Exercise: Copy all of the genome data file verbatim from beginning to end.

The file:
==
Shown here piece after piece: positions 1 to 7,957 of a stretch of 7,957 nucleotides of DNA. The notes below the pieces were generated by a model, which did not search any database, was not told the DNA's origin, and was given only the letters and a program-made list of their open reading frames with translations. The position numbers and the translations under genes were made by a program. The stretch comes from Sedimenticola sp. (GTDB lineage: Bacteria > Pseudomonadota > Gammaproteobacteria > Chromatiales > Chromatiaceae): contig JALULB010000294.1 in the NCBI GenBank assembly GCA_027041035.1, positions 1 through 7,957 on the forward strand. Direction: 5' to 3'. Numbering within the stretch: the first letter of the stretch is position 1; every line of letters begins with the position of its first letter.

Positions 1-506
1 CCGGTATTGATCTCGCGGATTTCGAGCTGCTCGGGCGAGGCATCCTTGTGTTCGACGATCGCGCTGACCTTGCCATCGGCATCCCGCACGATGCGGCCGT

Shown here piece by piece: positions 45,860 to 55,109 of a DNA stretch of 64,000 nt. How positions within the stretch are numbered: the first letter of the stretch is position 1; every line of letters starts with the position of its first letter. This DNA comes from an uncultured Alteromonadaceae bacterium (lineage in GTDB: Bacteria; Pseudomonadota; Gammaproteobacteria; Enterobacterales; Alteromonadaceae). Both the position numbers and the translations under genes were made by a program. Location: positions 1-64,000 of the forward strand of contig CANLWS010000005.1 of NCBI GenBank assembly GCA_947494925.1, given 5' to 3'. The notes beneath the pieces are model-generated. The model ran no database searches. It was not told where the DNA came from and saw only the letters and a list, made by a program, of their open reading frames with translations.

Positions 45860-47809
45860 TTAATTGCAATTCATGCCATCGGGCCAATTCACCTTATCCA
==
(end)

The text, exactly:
Shown here piece after piece: positions 1 to 7,957 of a stretch of 7,957 nucleotides of DNA. The notes below the pieces were generated by a model, which did not search any database, was not told the DNA's origin, and was given only the letters and a program-made list of their open reading frames with translations. The position numbers and the translations under genes were made by a program. The stretch comes from Sedimenticola sp. (GTDB lineage: Bacteria > Pseudomonadota > Gammaproteobacteria > Chromatiales > Chromatiaceae): contig JALULB010000294.1 in the NCBI GenBank assembly GCA_027041035.1, positions 1 through 7,957 on the forward strand. Direction: 5' to 3'. Numbering within the stretch: the first letter of the stretch is position 1; every line of letters begins with the position of its first letter.

Positions 1-506
1 CCGGTATTGATCTCGCGGATTTCGAGCTGCTCGGGCGAGGCATCCTTGTGTTCGACGATCGCGCTGACCTTGCCATCGGCATCCCGCACGATGCGGCCGT

Shown here piece by piece: positions 45,860 to 55,109 of a DNA stretch of 64,000 nt. How positions within the stretch are numbered: the first letter of the stretch is position 1; every line of letters starts with the position of its first letter. This DNA comes from an uncultured Alteromonadaceae bacterium (lineage in GTDB: Bacteria; Pseudomonadota; Gammaproteobacteria; Enterobacterales; Alteromonadaceae). Both the position numbers and the translations under genes were made by a program. Location: positions 1-64,000 of the forward strand of contig CANLWS010000005.1 of NCBI GenBank assembly GCA_947494925.1, given 5' to 3'. The notes beneath the pieces are model-generated. The model ran no database searches. It was not told where the DNA came from and saw only the letters and a list, made by a program, of their open reading frames with translations.

Positions 45860-47809
45860 TTAATTGCAATTCATGCCATCGGGCCAATTCACCTTATCCA